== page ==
Indigenous·Point of View

What makes me proud to be Indigenous?

Lenard Monkman is an associate producer with the CBC's Indigenous unit. He explains what being mixed-race Indigenous means to him.

CBC's Lenard Monkman on what being mixed-race Indigenous means to him

Lenard Monkman is an associate producer with the CBC Indigenous unit. (Mark Reimer)

The conversation around who is and who isn't Indigenous is one that happens often in the Indigenous community — and with good reason.

There have been many attempts to "kill the Indian in the child" through systems such as residential schools, the Sixties Scoop and arguably, the child welfare system — in which Indigenous children find themselves horrifically over-represented and more often than not, separated from their culture. 

The result — a lot of Indigenous people do not know their families or their roots.

Indigenous first

I am a mixed-race Indigenous person. My biological father is Vietnamese — but I identify as Anishinaabe, first and foremost. He came to Canada in the 80s, escaping the effects of a war that divided and devastated his own country. But that's about as much as I know about the guy. 

Out of my five other siblings, I am the only one in my family with a different dad. I was raised by my siblings' dad who was Cree from the Garden Hill First Nation, Man. He took me as his own and he was the only person that I ever knew as my dad.

My mother's side of the family is from the Lake Manitoba First Nation. With the exception of two years that I spent living on that rez, I grew up in Winnipeg's North End.

Winnipeg has a history of being a segregated city, divided by rivers, bridges and train tracks as much as it is by race and wealth. I went to school with Indigenous folks, hung out with Indigenous folks and lived with Indigenous folks.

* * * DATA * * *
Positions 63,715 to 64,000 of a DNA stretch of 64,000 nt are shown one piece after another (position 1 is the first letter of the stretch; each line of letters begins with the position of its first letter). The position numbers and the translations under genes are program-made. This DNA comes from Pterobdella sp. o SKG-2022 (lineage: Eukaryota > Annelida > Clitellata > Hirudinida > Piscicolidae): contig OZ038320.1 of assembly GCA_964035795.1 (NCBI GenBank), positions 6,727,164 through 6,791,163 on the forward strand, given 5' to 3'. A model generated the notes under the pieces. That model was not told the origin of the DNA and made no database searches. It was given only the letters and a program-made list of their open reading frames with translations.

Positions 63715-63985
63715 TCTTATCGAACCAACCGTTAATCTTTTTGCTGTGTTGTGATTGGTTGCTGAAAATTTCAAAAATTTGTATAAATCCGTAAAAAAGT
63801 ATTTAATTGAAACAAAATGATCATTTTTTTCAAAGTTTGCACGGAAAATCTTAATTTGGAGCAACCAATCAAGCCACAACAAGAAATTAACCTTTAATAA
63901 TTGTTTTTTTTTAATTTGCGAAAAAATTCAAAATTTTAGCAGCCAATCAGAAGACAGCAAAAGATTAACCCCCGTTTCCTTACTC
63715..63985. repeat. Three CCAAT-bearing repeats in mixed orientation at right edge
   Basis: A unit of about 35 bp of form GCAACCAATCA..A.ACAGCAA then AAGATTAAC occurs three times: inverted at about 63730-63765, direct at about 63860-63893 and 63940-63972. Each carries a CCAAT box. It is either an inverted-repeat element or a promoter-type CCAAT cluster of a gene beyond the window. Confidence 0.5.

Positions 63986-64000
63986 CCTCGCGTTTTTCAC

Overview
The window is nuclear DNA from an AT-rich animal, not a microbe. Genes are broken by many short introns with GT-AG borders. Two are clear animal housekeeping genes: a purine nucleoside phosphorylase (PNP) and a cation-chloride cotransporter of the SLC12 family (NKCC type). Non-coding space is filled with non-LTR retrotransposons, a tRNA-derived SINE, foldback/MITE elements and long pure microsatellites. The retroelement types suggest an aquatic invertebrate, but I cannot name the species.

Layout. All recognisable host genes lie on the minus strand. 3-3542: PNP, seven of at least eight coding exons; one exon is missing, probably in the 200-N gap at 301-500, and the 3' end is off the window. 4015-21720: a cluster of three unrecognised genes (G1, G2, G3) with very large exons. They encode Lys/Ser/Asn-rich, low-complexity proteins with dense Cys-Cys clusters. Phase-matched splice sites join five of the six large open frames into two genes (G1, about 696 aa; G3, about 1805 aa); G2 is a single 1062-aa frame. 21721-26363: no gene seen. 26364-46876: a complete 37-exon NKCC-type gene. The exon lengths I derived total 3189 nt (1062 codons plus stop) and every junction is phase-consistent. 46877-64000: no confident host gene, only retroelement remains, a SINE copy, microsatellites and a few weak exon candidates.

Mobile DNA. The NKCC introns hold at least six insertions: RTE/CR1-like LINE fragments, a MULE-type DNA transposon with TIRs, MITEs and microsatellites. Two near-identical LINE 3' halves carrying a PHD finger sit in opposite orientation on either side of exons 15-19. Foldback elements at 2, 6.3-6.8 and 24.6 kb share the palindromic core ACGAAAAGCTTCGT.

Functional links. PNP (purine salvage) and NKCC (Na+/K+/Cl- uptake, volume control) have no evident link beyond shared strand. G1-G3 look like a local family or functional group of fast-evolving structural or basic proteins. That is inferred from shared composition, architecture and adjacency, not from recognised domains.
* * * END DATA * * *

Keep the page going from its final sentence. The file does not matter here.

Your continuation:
An elementary school photo with his cousin Wendel, who is also Vietnamese, Anishinaabe. (Submitted)
During school breaks, my grandma and I would often travel back home to Lake Manitoba First Nation. While on these trips, we would go berry picking, medicine picking and would help out with ceremonies that were run by my family.

Back in the city, on the weekends, I would spend time with my grandma who spoke the language fluently. She would pray in Anishinaabemowin every day before bed and when she woke up in the morning, she would give thanks for another day.

Where are you from?

This experience of being with my family in ceremony, hearing the language, going back home for funerals and living in a neighbourhood that has been predominantly comprised of Indigenous peoples has helped to shape my identity of who I am as an Anishinabek person.

To this day, my grandma remains the most influential person in my life. Throughout my childhood, she stressed the importance of obtaining an education, but also instilled the teachings and values that would help me become who I am.

A recent picture of Lenard's uncle's and cousins. (Submitted)
Whenever we run into other Indigenous people, there are usually two things that are asked immediately: What is your name? Where are you from?

People want to know what land are you connected to? What is your connection to the community? For me personally, I trace my roots back to my First Nation because of the time I spent there as a kid, and that's also where my family members are buried.

There are many out there who also are of mixed-race ancestry, yet they identify primarily as Indigenous. Is it because they have grown up around Indigenous folks and have gone through the struggles that we read and live through? Is it about having connections to the land and the quickly-evaporating languages? Or is it merely having that connection to that one parent that has had more of an influence in your life?

Maybe it's more than just a feeling inside. Maybe it's something that's always been part of who you are.


Lenard Monkman is Anishinaabe from Lake Manitoba First Nation, Treaty 2 territory. He has been an associate producer with CBC Indigenous since 2016. Follow him on Twitter: @Lenardmonkman1